on yesterday’s daf (=page)
discusses a number of different types of musical instruments that were used in the Temple
as part of the Temple service. Thus we find that between 21 and 48 trumpet
blasts were sounded every day, there were between two and six harps that were used daily, a halil
(=flute) was played together with certain holiday sacrifices. Finally, the Mishnah teaches that “they did not play on an abuv
(=pipe) of bronze but on a reed pipe, because its tune is sweeter.”
discusses these instruments as well as others that, according to tradition, were used in the Temple. The Gemara on today’s daf
Rava bar Sheila quoted Rav Mattanah in the name of Shmuel, who said: There was a magrefahin the Sanctuary; it had ten holes, each of which produced ten different kinds of sounds, with the result that the whole amounted to one hundred kinds of sounds. A Tanna taught: It was one cubit long, one cubit high, from it projected a handle, which had ten holes. Each of them produced one hundred kinds of sounds, amounting for the whole to one thousand kinds of sounds.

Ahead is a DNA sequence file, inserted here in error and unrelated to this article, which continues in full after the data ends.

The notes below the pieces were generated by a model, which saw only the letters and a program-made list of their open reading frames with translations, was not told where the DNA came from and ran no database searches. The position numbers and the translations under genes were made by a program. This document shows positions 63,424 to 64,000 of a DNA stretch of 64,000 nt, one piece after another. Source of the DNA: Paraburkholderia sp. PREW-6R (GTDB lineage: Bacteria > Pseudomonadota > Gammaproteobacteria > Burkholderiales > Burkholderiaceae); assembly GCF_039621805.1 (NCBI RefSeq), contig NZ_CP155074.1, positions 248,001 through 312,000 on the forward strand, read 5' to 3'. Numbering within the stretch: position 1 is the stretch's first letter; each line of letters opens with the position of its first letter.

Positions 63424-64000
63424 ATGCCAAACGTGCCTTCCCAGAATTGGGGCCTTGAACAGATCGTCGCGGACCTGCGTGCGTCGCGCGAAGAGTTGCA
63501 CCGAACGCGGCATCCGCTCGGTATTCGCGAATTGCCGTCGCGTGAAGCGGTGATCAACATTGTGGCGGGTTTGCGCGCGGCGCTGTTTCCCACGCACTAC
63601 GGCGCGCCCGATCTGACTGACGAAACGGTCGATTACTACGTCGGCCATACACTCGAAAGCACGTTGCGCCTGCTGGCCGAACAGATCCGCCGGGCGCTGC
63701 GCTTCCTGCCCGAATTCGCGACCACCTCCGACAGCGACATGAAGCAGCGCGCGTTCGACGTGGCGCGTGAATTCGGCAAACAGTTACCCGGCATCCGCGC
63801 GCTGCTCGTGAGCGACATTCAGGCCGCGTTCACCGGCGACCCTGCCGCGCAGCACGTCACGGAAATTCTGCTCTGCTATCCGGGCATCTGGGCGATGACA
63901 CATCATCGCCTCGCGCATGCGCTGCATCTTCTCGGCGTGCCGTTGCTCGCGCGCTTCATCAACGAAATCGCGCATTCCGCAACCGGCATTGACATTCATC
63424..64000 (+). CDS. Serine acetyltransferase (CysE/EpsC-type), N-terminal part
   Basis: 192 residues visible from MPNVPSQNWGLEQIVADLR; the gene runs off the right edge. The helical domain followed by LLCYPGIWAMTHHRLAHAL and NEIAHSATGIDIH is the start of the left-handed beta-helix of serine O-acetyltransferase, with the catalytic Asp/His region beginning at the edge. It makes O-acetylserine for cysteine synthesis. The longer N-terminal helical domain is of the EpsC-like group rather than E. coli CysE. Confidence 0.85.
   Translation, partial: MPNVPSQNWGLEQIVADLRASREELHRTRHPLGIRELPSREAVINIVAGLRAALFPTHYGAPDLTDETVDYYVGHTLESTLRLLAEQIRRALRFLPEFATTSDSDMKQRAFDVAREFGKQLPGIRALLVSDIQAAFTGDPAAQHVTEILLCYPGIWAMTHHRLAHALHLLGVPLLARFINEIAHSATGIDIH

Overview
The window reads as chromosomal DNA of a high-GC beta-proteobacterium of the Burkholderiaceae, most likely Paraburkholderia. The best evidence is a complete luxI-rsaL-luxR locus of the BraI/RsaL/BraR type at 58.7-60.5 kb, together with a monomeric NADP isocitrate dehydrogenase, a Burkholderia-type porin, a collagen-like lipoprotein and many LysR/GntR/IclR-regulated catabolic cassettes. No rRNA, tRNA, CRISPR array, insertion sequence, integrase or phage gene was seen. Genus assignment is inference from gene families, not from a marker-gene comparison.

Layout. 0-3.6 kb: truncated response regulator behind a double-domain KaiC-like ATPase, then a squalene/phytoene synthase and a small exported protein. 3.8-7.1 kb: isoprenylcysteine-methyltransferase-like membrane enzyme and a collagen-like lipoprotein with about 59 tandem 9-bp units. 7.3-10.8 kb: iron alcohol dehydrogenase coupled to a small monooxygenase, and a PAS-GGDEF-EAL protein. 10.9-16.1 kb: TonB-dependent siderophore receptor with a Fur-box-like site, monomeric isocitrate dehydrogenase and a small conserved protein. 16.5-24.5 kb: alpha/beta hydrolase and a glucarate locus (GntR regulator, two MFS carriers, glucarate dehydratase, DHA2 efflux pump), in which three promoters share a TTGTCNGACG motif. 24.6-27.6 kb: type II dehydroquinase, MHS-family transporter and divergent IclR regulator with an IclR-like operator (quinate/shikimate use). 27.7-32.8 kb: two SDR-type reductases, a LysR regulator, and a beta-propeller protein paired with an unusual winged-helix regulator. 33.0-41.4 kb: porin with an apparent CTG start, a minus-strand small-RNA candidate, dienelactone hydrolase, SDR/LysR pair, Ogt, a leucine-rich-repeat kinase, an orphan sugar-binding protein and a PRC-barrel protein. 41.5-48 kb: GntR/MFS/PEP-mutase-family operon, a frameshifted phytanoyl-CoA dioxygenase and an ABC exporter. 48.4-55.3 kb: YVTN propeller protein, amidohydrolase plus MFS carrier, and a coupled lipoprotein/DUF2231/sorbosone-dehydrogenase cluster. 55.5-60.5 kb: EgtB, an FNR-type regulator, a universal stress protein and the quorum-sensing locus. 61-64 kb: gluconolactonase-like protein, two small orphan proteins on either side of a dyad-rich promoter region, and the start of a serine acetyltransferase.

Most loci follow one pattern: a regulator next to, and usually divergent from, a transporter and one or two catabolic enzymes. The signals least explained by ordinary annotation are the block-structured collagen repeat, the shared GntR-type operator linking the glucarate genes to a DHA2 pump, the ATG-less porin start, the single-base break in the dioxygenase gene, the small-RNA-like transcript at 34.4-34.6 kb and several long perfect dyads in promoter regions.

Although Rav Nahman bar Yitzhak
declares the baraita‘s
teaching to be an exaggeration, from the description of this instrument it appears that this was a type of box that contained in it pipes of different lengths and widths, and with holes in them of different sizes that were spaced differently. Sounds were produced by means of pumping air into the pipes and covering the different holes.
Some suggest that the description of the Gemara may refer to this instrument which was used in the Roman period, and its invention is credited to a Greek engineer who lived in Alexandria in Egypt. The top part of this instrument has pipes of different sizes, through which air is blown, which causes the sounds to be produced. (A similar instrument can be seen in this mosaic.)